Today’s Passage: Isaiah 6
Ah, Isaiah 6: the temple vision. I remember first learning about this passage in Sunday school in Charlotte, NC, which means that for my first encounter with it, I couldn’t have been older than five years. Everything is new at that age, but as I get older, I run the risk of getting inured by familiarity with passages like this. But even if you’re reading it for the first time, if you don’t take the time to visualize it or read it attentively, you can gloss over it without getting the impact of Isaiah’s vision. If you “keep on looking, but do not understand” (6:9), the words remain mere words on the page.
Getting a glimpse of the Lord’s majesty must be an insane experience. In Isaiah’s vision, God’s on a throne, wearing this massive robe, and the temple is full of robe and smoke and seraphim flying around. The seraphim have six wings, only two of which are they actually using for flight, and whenever the seraphim tell each other how holy God is, the temple shakes like an earthquake (6:3-4). Confronted with such surreal, mind-baffling holiness, Isaiah exclaims, “I am a man of unclean lips, and I live among a people of unclean lips” (6:5). God’s holiness throws his own unholiness into stark relief.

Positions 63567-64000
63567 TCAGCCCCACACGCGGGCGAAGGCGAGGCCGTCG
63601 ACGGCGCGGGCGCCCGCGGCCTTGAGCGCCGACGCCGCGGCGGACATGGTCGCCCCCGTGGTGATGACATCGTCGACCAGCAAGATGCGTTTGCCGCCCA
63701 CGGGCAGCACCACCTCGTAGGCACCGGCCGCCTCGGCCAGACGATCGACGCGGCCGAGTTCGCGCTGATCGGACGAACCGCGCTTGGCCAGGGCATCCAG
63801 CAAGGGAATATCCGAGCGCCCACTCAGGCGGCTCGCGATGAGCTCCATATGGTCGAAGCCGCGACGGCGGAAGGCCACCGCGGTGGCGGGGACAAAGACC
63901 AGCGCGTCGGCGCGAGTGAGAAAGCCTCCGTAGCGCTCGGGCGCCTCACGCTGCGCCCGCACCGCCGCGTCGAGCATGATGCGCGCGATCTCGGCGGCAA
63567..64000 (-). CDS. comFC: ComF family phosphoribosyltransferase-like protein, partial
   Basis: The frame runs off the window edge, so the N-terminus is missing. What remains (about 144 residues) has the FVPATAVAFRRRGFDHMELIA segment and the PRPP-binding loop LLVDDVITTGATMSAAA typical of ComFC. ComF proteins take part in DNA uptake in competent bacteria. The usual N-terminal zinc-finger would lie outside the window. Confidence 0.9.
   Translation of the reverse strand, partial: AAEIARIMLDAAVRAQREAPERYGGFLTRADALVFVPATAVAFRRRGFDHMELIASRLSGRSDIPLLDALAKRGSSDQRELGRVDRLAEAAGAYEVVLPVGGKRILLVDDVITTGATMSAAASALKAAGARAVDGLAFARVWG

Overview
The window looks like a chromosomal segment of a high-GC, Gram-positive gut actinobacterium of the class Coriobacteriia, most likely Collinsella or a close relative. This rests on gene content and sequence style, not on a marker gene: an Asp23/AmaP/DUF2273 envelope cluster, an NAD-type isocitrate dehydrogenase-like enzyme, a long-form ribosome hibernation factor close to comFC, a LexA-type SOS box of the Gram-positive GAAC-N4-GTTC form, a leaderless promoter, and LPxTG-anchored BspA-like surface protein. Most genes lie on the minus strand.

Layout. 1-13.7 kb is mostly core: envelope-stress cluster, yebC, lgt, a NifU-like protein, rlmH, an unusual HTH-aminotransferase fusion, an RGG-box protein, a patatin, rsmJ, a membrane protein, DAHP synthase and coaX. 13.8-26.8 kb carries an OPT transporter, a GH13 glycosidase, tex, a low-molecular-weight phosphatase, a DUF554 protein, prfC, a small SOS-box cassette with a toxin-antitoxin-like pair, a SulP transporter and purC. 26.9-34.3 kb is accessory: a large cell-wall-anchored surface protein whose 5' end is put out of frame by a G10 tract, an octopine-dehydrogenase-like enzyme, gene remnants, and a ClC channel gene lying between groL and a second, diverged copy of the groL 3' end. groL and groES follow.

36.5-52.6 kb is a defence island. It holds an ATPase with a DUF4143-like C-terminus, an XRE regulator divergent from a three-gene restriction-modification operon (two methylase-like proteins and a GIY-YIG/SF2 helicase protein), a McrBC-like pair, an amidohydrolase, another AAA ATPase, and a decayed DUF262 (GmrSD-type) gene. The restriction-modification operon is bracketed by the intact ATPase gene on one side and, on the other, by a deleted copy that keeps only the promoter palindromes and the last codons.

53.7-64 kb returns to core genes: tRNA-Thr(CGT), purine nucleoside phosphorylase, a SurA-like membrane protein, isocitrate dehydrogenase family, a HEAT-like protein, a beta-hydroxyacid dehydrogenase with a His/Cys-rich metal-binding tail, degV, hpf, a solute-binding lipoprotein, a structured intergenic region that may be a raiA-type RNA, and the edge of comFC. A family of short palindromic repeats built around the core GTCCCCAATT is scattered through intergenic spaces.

Then Isaiah has a close encounter with one of the seraphim. He relates:
Then one of the seraphim flew to me with a burning coal in his hand, which he had taken from the altar with tongs. He touched my mouth with it and said, ‘Behold, this has touched your lips; and your iniquity is taken away and your sin is forgiven.’ (6:6-7).
Imagine one of these six-winged quasi-Lovecraftian creatures coming within arm’s reach of you, touching a red-hot coal to your mouth, and in that earth-shaking voice declaring your sanctification. The event is loaded with symbolic significance; it functions as Isaiah’s commissioning, as the seraphim employs the purifying fire of the coal used in sacrifices to prepare Isaiah’s mouth to deliver God’s prophetic words to the people. But the actual incident–just picture it happening to you! Isaiah is able to at least blurt out a declaration of his own sin, but in the same situation, I might well be a gibbering mess on the floor.
God fully expects Israel to reject his message, though. He tells Isaiah: “Render the hearts of this people insensitive; …otherwise they might…understand with their hearts, and return and be healed” (6:10). The people are precisely the sort of people who will refuse to pay attention to the message they most need. Fortunately, though, their thick-headed refusal to listen will not go on forever! God tells Isaiah that it will only last “[u]ntil cities are devastated and without inhabitant, houses are without people and the land is utterly desolate” (6:11).